Michael Gomez and Benji Jacob adjust a large painting on a wall

Collaborative mural helps UTM community leave their mark 

Kate Martin

When Benji Jacob joined UTM’s Student Recruitment as a work-study student last summer, he suggested a more literal approach to connecting with students: a collaborative mural titled “Leave Your Mark." 

The office of Student Recruitment offers prospective students residence tours, visits to lectures and club events and talks with students in their desired program. Jacob suggested visitors could paint a small section of an art piece while they waited for their tours to begin. 

“It was the first idea to create something physical,” says Michael Gomez, manager, student recruitment communications. “Even if (prospective students) don’t decide to come to UTM, they know they have made an impact.” 

After receiving the go-ahead, Jacob, who had been interviewing students about life on campus in his role as the department’s social media manager, began conceptualizing ideas for the image. 

“When we were looking at what to represent, one of the things that came to the forefront of what UTM is is it’s not only a place to learn but also to connect and grow, meet new people and try new things,” says Jacob, now a second-year student pursuing a double major in psychology and biology for health sciences with a minor in biomedical communications. “The mural shows two heads fusing, creating colour and vibrancy. That’s what I envision happens when people come to UTM.” 

Guided by Indigenous Awareness Month and UTM’s Strategic Framework objectives of truth, openness and reconciliation, and encouraging collaboration and belonging, Jacob found his muse in the Anishinaabemowin phrase “Maanjiwe nendamowinan," meaning a gathering of minds

After researching Indigenous artists and techniques, Gomez and Jacob approached UTM’s Office of Indigenous Initiatives (OII) Director Tee Duke and Indigenous Student Support Specialist Jessica Tabak. They also consulted UTM Indigenous faculty member Maria Hupfield, director of UTM’s Indigenous Creation Space, and Blackwood Gallery interim Director Ellyn Walker, for additional expertise. 

“At OII-UTM/Indigenous Centre, we want to collaborate and partner as much as we can,” says Duke. “(The mural) was an opportunity to build stronger relationships with each other while learning from each other. We’re very proud to support and be a part of a project that helps build and foster a stronger and unified community at UTM.” 

OII provided consultation to Jacob and Gomez as well as funding for supplies. 

Gomez said receiving such a positive response was a great relief. 

“I was a little nervous because neither of us is Indigenous. We wanted to be sure to balance appreciation versus appropriation.”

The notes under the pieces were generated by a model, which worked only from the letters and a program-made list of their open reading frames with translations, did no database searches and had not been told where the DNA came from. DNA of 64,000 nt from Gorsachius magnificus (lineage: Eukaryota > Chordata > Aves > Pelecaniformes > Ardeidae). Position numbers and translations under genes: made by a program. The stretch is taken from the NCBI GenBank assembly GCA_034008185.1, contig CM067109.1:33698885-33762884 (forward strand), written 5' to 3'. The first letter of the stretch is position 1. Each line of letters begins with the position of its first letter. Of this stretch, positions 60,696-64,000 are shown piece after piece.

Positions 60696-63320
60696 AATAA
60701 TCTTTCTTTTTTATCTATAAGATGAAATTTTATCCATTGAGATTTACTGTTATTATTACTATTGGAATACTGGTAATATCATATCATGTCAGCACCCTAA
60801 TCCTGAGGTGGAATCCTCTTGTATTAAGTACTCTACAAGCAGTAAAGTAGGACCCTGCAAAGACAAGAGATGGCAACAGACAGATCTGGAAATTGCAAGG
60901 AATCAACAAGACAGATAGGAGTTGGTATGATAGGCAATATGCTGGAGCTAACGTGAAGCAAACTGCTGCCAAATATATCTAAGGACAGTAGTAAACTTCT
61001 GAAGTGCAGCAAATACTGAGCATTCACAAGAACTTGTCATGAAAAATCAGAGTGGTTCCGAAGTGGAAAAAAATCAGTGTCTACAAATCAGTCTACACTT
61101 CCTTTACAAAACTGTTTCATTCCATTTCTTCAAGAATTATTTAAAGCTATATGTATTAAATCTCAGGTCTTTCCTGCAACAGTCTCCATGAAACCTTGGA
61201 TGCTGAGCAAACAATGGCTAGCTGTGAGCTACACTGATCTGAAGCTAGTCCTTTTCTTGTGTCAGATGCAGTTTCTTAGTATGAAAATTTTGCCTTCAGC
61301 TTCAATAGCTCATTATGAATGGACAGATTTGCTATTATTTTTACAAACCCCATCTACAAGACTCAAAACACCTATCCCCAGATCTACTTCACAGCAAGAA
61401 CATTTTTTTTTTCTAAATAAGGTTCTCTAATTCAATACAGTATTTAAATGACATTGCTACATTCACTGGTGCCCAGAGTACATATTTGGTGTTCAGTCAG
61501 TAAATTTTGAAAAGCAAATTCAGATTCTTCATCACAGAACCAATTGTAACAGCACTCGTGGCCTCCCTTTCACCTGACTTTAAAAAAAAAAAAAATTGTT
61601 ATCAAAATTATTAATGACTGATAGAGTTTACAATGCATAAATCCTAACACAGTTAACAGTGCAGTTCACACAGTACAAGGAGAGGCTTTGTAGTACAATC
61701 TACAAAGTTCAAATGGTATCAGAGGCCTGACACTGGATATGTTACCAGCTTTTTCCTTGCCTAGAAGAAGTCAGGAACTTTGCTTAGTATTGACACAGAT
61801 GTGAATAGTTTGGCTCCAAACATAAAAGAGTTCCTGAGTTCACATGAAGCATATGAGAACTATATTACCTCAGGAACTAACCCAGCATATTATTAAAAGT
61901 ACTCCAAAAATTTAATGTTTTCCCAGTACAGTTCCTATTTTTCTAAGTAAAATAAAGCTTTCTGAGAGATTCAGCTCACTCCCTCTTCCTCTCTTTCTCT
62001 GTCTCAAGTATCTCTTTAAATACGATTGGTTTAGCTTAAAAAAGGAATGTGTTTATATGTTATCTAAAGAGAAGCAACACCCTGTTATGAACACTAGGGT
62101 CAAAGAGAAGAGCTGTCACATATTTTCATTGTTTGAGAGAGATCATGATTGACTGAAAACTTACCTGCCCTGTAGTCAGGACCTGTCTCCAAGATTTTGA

It’s an important consideration, Duke agrees. 

“When it comes to cultural appropriation versus appreciation there is often a very thin line between the two,” says Duke. “Cultural appropriation is often described as the act of taking something that doesn’t belong to you or your culture. Cultural appreciation is the act of seeking to understand and learn about another culture in an effort to broaden perspective and connect with others cross-culturally. This was an integral discussion given we were working with a talented non-Indigenous student artist and these challenging conversations were well received and carried throughout this project.” 

Once Jacob outlined the approved image, the scope of the outreach grew, with the work-in-progress travelling beyond the recruitment office reception area to Fall Campus Day, the scholars reception and Exam Jam for artistic additions. 

“Originally, we were just aiming for incoming students,” says Gomez. “But we actually ended up with so many more than we originally intended to, which made it even better, more collaborative.” 

In addition to prospective students, portions were painted by their families, visiting teachers from local high schools, siblings, current students, staff and U of T dignitaries, including U of T President Meric Gertler. Each session was captured on video. 

The project inspired Jacob, who is planning for a future in neuroscience, to start an art club at UTM called Studio X.  

“We want to beautify spaces around UTM, but also share profound messages about social justice issues and provide a space for learning,” says Jacob. “(The mural) showed me it was possible and that there is support on campus to do projects like this. It just takes initiative and drive.” 

The Pearson Scholar says he appreciates that life at UTM affords opportunities to pursue interests beyond his degree. 

“I’m not studying anything remotely connected to arts or design,” Jacob says. “I’m just following my passion.” 

Gomez says he hopes others will follow Jacob’s example and expand their interests while at UTM. 

“Don’t just go to classes, do something bigger than yourself if you want,” he says. “Don’t let perceptions of what you should be doing limit what you want to do. Come to UTM and do something, make an impact, because there are people out there willing to listen to your idea and help you grow it.”  

Visit the Student Recruitment & Admissions office to view the finished project.

Benji Jacob
Pearson Scholar Benji Jacob, now in his second year, suggested the mural during his work-study placement. (Photo by Nick Iwanyshyn)